B&H: What other elements and requirements were included in the call?
MMG: The director of the museum at the time already had an idea of what kinds of spaces the museum needed and what had to be built according to those terms of reference. The idea that space was needed for the proprietary collection of the museum was already there. There was also a need to have a space for musical activities, where we could offer a film program and organize other events. A warehouse was of the utmost importance, as the 2,500 pieces that comprise the collection were in urgent need of better storage facilities. The importance of having commercial spaces that could partially sustain the museum’s operation was also considered. All these elements were included in the call. I think that’s how these kinds of competitions work, giving the architects a list of needs, otherwise things can get difficult afterwards.
B&H: That’s why you’re so surprised to see that some modern museum buildings designed by very famous architects are often not very functional.
MMG: That’s right. That was another criterion explicitly stated in the terms because we internally knew that functionality was paramount.
B&H: Was it tan open call or by invitation?
MMG: It was a direct call to 15 architect firms from all over the world and we got 11 proposals. We had a lot of help from our architect allies. As you know, Medellín is an architectural city, and that good company, that support, was very important for us during the whole process.
Another thing that was very clear was that the new project had to maintain a perfect dialogue with Talleres Robledo, because this is a heritage building, a place with a lot of history, an icon of Medellín’s industrialization process. We wanted the project to maintain a dialogue, not to be a mere prolongation or a replica of Talleres Robledo.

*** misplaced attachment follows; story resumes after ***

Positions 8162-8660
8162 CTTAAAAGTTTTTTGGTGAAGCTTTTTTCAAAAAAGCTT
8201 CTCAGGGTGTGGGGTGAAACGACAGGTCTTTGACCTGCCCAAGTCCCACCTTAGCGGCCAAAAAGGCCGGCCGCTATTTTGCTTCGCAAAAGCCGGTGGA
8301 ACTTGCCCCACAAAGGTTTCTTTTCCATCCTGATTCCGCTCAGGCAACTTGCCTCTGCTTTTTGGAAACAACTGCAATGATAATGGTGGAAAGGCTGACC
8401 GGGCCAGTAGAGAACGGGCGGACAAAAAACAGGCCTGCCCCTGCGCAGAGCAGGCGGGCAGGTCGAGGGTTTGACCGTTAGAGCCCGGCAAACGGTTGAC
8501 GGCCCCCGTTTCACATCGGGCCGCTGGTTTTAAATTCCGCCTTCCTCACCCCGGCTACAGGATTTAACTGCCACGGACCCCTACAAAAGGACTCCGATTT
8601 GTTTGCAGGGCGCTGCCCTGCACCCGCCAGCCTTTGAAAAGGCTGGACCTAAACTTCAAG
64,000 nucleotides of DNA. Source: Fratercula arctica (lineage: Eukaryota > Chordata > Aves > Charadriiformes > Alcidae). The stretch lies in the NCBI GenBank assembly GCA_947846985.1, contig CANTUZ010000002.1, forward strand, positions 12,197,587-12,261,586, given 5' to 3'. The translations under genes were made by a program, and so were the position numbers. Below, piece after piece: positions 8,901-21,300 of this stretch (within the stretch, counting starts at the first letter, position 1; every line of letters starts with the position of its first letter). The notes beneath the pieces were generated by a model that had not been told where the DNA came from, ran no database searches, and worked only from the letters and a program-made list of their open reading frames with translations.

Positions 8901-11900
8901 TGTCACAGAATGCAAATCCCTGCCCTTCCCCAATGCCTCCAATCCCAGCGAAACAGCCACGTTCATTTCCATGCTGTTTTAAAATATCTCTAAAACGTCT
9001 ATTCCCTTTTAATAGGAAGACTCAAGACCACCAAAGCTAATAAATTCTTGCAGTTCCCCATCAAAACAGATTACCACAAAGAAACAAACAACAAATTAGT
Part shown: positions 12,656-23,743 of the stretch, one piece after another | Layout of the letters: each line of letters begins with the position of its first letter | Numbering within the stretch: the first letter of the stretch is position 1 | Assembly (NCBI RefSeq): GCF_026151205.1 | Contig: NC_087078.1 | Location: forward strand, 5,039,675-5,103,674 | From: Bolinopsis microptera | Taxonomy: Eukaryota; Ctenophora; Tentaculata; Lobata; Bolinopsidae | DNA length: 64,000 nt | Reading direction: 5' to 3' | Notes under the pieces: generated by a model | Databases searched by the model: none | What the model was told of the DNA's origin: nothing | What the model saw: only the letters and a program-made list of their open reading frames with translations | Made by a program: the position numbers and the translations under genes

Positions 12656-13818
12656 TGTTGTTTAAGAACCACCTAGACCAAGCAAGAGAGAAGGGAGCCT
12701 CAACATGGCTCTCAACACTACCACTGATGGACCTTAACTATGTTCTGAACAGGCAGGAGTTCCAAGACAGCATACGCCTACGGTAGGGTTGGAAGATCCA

B&H: When you get to this area, you’re surprised to see all new buildings. It’s not like other cities where there is an industrial zone used for or adapted to cultural or recreational use. Maybe that’s where the importance of Talleres Robledo lies, because it’s one of the last icons of an era…
MMG: Absolutely. That’s why the new building --though it had to be a super contemporary building architecturally speaking-- had to maintain a dialogue not only with this heritage site, Talleres Robledo, but also with the rest of the environment.
B&H: Who were the winners and what distinguishes their project from the others?
MMG: The winner was the architectural firm 51+1 from Peru. They established a temporary alliance with the local firm CtrlG, of the very young and very talented architects Catalina Patiño and Viviana Peña. They have won other big projects in the region. They are building, for instance, two educational parks for the government of Antioquia.
Peru’s 51+1 is a group of very young Peruvian architects who were the only international participants to visit Medellín before presenting their project. Maybe that’s where the uniqueness and originality of their proposal lie; an idea inspired by the popular architecture of the more deprived communities in the north of the city.